Some students are asking UT to change the COVID-19 case notification system in residence halls, which currently informs residents’ primary and secondary contacts who test positive, not the entire residence hall.
However, UT officials say the current policies comply with legal statutes and help prevent alarm fatigue.
Yliana Roland, a radio-television-film freshman, started a petition Sept. 1 asking the University to change its policy and inform all residents of positive cases in residence halls. She wrote that it is inefficient to inform a fraction of people who may be exposed to COVID-19 in residence halls. The petition currently has more than 1,170 signatures as of Thursday evening.
“No names need to be made public for privacy and safety reasons, but it’s ludicrous to not provide full transparency to residents and workers, most of whom either pay thousands of dollars to attend this institution, or work tireless hours to make a living here,” the petition said.
University Health Services and University and Housing and Dining sent an email to residents Thursday morning saying federal laws prevent UT from notifying everyone in a residence hall of a positive case when increased risk of transmission is unlikely.
“Our current approach is needed based on current public health guidance and principles of transmission,” the email said. “If a resident on the first floor contracted the virus, someone on the third floor would have no greater risk than they would in all other areas of their life.”
Undeclared freshman Jocelyne Covarrubias said she signed the petition because the reporting policy makes her nervous about living in close proximity to other students in the residence halls.
“I thought UT was going to … (let) everybody know how many cases are within certain residence halls, but I was furious when I found out they’re not doing (so),” Covarrubias said. “We live here, we touch the same elevator buttons, we walk the same hallways, we go to the same study rooms.”
Covarrubias said she understands the need to avoid alarm in reporting cases but feels the University doesn’t seem to recognize the risks her and other students face. She said she has seen students violate social distancing guidelines in residence and dining halls.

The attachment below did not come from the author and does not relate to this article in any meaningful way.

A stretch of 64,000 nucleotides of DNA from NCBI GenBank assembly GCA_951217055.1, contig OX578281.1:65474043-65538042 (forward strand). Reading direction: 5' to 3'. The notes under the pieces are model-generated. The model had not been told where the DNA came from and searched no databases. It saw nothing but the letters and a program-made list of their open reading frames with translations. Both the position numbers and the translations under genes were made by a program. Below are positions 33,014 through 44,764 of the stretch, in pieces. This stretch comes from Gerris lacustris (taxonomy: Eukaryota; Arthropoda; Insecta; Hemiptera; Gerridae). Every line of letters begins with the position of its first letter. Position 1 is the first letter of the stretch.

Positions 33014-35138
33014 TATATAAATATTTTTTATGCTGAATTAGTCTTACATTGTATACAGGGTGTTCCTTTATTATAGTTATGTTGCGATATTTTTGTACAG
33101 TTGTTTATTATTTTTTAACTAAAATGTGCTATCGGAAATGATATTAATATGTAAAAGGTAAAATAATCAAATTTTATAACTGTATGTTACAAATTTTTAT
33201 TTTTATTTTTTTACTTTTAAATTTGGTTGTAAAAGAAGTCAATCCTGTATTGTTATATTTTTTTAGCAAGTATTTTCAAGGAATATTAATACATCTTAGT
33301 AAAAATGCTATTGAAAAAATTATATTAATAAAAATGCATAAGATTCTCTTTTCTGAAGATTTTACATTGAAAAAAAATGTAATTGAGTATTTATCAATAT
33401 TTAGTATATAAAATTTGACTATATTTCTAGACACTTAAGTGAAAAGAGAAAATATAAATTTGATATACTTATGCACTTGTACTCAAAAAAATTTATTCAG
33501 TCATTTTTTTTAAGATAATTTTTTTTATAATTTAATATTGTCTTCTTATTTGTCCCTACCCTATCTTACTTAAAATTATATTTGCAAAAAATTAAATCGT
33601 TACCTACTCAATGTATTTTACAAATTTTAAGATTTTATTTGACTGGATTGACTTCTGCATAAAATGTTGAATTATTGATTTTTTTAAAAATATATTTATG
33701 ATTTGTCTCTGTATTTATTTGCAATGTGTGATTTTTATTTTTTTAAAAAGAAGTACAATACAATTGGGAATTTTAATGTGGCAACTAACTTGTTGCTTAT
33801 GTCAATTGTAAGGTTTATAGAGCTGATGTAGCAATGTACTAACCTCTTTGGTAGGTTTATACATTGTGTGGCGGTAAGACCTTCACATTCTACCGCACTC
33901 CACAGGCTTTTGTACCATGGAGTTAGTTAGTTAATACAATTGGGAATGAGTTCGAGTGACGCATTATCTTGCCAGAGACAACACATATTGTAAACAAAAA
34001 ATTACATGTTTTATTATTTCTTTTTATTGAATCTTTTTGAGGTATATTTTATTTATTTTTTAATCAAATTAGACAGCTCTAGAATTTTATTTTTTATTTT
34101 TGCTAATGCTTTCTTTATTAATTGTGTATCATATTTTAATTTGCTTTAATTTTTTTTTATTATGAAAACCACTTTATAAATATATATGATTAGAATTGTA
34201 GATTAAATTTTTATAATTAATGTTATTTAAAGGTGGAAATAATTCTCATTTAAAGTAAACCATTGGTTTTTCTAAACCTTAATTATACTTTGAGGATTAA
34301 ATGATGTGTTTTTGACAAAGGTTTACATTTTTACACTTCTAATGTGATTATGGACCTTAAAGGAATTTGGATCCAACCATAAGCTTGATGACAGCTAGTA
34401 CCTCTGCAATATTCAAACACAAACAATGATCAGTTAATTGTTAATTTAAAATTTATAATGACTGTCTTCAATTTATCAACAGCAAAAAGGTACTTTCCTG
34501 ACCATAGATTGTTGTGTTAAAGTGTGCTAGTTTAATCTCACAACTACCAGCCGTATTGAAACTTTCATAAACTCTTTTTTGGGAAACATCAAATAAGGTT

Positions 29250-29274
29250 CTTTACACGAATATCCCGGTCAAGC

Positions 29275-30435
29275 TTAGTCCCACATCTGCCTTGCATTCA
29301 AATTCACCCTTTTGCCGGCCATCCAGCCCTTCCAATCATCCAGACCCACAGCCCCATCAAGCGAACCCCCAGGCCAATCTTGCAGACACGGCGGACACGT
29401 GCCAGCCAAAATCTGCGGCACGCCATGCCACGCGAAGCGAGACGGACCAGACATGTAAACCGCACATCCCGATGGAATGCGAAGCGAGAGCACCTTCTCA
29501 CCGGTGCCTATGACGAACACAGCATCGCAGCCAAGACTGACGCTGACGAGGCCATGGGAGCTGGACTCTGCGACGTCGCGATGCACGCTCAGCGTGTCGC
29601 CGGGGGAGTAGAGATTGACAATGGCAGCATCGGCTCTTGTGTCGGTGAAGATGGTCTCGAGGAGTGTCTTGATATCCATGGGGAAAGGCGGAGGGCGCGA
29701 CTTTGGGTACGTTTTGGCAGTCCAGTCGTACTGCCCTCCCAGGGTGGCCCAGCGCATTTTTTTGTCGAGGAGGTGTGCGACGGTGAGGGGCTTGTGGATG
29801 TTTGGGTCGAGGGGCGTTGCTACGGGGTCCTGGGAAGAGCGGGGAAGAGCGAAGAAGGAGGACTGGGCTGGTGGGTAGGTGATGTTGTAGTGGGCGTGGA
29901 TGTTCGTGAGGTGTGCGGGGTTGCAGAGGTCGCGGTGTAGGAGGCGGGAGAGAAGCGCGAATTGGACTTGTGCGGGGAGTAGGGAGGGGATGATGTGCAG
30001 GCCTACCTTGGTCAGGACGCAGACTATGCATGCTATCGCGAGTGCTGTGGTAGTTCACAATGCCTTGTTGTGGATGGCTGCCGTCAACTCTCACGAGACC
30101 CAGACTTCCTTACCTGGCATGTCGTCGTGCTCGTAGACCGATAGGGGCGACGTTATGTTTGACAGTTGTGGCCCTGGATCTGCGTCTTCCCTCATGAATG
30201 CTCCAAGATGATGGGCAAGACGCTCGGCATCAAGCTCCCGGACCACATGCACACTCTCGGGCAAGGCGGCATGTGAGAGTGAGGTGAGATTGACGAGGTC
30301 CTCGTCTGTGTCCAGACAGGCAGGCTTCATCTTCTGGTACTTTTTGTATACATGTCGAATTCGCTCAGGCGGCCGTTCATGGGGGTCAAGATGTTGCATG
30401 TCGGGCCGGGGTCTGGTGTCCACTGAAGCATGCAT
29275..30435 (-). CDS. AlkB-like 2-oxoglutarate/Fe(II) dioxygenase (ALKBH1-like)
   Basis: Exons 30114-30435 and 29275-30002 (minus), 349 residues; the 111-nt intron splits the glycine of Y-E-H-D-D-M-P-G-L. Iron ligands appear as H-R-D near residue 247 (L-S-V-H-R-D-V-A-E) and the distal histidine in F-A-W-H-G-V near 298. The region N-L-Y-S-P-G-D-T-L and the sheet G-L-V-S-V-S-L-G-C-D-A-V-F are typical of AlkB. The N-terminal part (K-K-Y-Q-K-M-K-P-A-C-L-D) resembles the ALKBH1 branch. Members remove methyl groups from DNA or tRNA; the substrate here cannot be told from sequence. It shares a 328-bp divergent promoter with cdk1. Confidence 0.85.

Terrance Hines, UHS chief medical officer, said in an email that the University is open to listening to and addressing student concerns.
“Given the potential of asymptomatic, pre-symptomatic, or mildly symptomatic spread, it is best not to rely (on) notifications but rather be diligent with precautions,” Hines said.
Business freshman Victoria Stuart, who also signed the petition, said not knowing whether anyone in her residence hall has tested positive makes her nervous.
“The hallways are very narrow,” Stuart said. “We can only go in (to the residence halls) from the front desk entrance, so there’s not a lot of options for avoiding other people.”
The Daily Texan has reported four cases of COVID-19 in on-campus University residence halls. As of Sept. 10, the UT-Austin COVID-19 Dashboard reports 318 students have tested positive for the coronavirus since school started Aug. 26.
Hines said public health practices do not support contact tracing for common areas as opposed to those in close contact with the patient.
“We hope to provide reassurance that as long as students are following the social distancing, masking, and hand washing guidance, they are at no greater risk passing one another in the building than they would be (anywhere else),” Hines said.
Editor’s note: The creator of the petition is a Daily Texan opinion columnist. She had no influence in the reporting of this story.